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The ballistic compensation features work well, provided you have valid velocity and ballistic information entered. My velocity data was previously recorded with a Magnetospeed and the ballistic data was validated with live fire. The riflescope tracked nearly exactly with my recorded values. I took the opportunity to also test the internal rangefinder by entering the known size of the plate target and taking a reading at the top and bottom of the target, it calculated the range to be 877yd. Your ability to aim and take a reading precisely at the top and bottom of the target heavily influence its output values, inside of 400 yards it is pretty well ok and will get the job done. It has several default object sizes and you can manually enter the exact size of a target as well.

I mounted the riflescope next on my Ruger 300 blackout bolt gun that I shoot a 250g Outlaw State Bullets low-velocity expanding round-nosed bullet from at 1,020fps. It is a sub-sonic expanding bullet for hunting that I have harvested a few whitetail deer with, and is a good fit for sub-sonic suppressed hunting. It has a similar ballistic arc to that of a thrown rock.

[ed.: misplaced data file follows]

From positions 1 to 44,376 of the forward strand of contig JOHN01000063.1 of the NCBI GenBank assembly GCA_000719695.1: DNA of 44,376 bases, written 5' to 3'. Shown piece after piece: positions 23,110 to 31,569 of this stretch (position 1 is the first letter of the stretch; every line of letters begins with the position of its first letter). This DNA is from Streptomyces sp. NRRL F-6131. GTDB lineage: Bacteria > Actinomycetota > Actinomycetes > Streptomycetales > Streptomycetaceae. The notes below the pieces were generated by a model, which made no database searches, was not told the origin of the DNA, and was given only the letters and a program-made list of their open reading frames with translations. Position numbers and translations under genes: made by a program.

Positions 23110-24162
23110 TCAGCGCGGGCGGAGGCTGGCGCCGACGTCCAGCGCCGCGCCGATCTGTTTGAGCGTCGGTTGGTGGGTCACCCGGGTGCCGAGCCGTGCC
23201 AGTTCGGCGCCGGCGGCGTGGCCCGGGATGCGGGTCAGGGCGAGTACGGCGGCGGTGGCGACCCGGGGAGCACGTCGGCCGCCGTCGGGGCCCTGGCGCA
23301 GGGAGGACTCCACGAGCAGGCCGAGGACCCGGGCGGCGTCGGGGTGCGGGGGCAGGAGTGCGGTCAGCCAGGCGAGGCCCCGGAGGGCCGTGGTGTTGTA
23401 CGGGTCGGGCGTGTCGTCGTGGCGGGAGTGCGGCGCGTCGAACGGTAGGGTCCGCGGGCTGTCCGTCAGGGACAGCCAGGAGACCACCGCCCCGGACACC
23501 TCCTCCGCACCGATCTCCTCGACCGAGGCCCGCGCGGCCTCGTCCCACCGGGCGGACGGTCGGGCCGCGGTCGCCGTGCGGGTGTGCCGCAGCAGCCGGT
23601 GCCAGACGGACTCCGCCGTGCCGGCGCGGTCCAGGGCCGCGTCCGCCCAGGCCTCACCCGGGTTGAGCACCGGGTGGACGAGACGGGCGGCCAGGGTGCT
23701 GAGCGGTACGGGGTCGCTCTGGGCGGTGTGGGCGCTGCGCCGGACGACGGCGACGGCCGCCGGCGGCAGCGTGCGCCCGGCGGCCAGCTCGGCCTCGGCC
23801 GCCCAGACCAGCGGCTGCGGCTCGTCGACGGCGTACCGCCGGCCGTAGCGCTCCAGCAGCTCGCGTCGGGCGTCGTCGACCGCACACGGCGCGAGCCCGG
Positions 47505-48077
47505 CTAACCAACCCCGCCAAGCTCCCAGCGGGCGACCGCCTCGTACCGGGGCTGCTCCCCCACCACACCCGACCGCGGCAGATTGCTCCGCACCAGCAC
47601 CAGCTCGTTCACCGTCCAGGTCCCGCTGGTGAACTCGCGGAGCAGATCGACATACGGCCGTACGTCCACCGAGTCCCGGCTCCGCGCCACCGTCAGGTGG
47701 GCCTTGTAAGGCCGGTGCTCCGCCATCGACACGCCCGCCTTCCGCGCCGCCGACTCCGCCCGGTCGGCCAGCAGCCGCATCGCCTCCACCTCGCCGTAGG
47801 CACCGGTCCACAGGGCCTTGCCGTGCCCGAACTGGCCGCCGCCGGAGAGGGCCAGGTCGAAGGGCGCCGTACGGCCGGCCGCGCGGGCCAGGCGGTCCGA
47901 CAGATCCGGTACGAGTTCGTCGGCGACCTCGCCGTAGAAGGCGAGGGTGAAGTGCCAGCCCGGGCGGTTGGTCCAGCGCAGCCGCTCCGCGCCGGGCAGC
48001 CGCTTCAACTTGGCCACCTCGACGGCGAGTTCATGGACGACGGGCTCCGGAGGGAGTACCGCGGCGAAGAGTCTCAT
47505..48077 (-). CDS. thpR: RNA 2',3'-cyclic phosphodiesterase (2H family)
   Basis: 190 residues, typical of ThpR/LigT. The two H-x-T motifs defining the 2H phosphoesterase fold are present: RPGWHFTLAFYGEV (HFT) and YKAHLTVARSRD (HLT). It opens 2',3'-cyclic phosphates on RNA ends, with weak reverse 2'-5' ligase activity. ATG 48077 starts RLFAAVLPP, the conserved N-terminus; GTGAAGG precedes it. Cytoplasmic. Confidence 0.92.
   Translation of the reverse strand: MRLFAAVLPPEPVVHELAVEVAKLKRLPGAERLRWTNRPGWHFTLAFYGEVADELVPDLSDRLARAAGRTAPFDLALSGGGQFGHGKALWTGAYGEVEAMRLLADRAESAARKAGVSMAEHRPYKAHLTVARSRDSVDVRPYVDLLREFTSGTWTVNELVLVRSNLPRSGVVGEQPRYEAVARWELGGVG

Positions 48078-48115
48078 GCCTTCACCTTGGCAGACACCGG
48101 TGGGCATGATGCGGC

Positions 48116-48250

I zeroed it at 25 yards, only needing one shot again to zero it. I moved over to the 100-yard range and took a reading with the paired ATN 1500 rangefinder and fired a group. I made a slight adjustment in the zero and fired another group that centered right up on the target.

The next morning, I was able to get to my local range and really push the limits of what the riflescope ballistic compensation could do, both with manual range entry, internal rangefinder and the paired rangefinder. I started by entering the wind data and temperature into the system. Then I used the paired rangefinder and ranged a 6” square steel plate at 315 yards, and after I verified that 315yd appeared next to the little flag in the upper left of the display screen I sent five in a row into a neat little cluster on the plate. I then ranged a chicken silhouette at 27 yards and readily toppled it, followed by the steel plate at 315, a pig silhouette at 218, the chicken at 27 yards and back to another silhouette at 164 yards as fast as I could range them, aim and shoot.